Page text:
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<p><b>Abstract</b>—Dynamic branch prediction has been an effective technique for boosting the performance of modern high performance microprocessors. Since hardware predictors only have a limited number of 2-bit counters but programs often have a large, variable number of branches, two branches in the programs may thus be mapped to the same 2-bit counter. Predictions for these two branches may interfere with each other. This, in turn, reduces the prediction accuracy. In this paper, we discuss how a pre-run-time optimization technique, called <it>address adjustment</it>, can help to reduce branch interference. The technique adjusts the addresses of conditional branches in the given program by inserting NOP instructions at appropriate locations. In this way, the mapping between the conditional branches and the 2-bit counters can be controlled and branch interference can be minimized. Address adjustment can be applied at compile or link time, and the latter makes it a <it>walk-time</it> transformation technique [<ref type="bib" rid="bibT04574">4</ref>]. Three possible address adjustment schemes are investigated: <it>constrained address adjustment</it>, <it>relaxed address adjustment</it>, and <it>branch classification</it>. Experimental results show that address adjustment can reduce branch misprediction ratios on existing hardware predictors. Among the three methods, branch classification has the most improvement.</p>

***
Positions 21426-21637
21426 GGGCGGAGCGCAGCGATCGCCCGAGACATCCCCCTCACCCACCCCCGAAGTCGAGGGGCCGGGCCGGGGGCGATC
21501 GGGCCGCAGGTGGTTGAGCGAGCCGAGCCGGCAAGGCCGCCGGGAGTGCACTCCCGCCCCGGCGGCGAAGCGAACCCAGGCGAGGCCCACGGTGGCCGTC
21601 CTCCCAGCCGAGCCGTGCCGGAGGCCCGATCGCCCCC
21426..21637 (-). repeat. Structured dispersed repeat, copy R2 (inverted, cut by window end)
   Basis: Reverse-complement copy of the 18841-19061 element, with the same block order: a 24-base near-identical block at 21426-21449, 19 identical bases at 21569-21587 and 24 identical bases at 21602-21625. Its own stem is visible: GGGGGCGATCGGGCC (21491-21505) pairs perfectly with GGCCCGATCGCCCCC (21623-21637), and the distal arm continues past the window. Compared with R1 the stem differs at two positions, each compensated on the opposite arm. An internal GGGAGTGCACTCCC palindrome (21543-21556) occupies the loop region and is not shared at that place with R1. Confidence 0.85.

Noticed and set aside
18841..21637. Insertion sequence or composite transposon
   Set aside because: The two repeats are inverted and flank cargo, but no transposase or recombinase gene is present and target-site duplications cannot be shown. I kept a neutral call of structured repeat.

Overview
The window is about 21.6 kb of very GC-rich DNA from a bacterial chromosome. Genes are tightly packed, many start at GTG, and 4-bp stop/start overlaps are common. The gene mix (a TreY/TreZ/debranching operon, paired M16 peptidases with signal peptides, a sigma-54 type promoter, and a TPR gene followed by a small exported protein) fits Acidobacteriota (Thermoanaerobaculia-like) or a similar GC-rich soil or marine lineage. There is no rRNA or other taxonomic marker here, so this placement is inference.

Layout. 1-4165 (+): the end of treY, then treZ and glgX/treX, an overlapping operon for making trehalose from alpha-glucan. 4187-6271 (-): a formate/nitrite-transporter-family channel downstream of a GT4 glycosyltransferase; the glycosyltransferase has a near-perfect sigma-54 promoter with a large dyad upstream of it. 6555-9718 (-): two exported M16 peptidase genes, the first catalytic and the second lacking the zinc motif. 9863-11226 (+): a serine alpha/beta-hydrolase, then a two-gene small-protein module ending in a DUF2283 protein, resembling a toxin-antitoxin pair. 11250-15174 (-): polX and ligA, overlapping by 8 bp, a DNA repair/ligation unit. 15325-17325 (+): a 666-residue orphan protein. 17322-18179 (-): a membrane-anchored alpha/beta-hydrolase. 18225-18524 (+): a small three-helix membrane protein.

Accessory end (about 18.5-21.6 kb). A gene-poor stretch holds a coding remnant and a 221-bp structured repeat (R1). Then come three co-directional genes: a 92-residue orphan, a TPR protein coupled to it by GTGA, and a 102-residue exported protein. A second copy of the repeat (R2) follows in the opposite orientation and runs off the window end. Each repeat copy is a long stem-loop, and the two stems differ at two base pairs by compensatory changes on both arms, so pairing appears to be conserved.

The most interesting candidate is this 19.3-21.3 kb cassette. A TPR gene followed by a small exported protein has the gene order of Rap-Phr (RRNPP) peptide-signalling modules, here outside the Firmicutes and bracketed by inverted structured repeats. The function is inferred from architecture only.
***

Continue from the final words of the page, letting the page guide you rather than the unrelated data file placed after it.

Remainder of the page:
Branch prediction, address adjustment, computer architecture, compiler optimization, superscalar processor.

C. Chen and C. King, "Walk-Time Address Adjustment for Improving the Accuracy of Dynamic Branch Prediction," in IEEE Transactions on Computers, vol. 48, no. , pp. 457-469, 1999.
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